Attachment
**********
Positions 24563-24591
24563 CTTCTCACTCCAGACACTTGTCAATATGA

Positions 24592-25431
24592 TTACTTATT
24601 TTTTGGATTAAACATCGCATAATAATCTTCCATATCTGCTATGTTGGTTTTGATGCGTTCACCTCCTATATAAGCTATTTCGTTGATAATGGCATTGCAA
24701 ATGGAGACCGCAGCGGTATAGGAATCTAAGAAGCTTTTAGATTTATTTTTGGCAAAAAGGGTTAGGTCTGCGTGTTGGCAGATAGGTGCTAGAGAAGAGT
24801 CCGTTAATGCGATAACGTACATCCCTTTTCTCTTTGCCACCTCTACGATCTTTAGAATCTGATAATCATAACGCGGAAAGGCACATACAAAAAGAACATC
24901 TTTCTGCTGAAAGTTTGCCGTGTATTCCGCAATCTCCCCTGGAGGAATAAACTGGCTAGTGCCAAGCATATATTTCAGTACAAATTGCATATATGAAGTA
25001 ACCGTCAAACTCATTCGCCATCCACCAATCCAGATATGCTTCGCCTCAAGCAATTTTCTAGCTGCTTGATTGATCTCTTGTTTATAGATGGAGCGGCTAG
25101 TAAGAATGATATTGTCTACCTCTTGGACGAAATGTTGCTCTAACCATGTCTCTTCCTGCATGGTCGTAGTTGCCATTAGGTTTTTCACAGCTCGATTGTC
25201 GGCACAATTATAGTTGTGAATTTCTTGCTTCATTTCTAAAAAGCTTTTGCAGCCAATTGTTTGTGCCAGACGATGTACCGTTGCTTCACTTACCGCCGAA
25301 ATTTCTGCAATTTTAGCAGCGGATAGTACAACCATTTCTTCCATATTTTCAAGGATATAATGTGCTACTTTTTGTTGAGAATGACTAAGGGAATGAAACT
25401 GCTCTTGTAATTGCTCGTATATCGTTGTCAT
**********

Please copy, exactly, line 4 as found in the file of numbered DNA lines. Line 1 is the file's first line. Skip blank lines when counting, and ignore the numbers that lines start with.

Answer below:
24592 TTACTTATT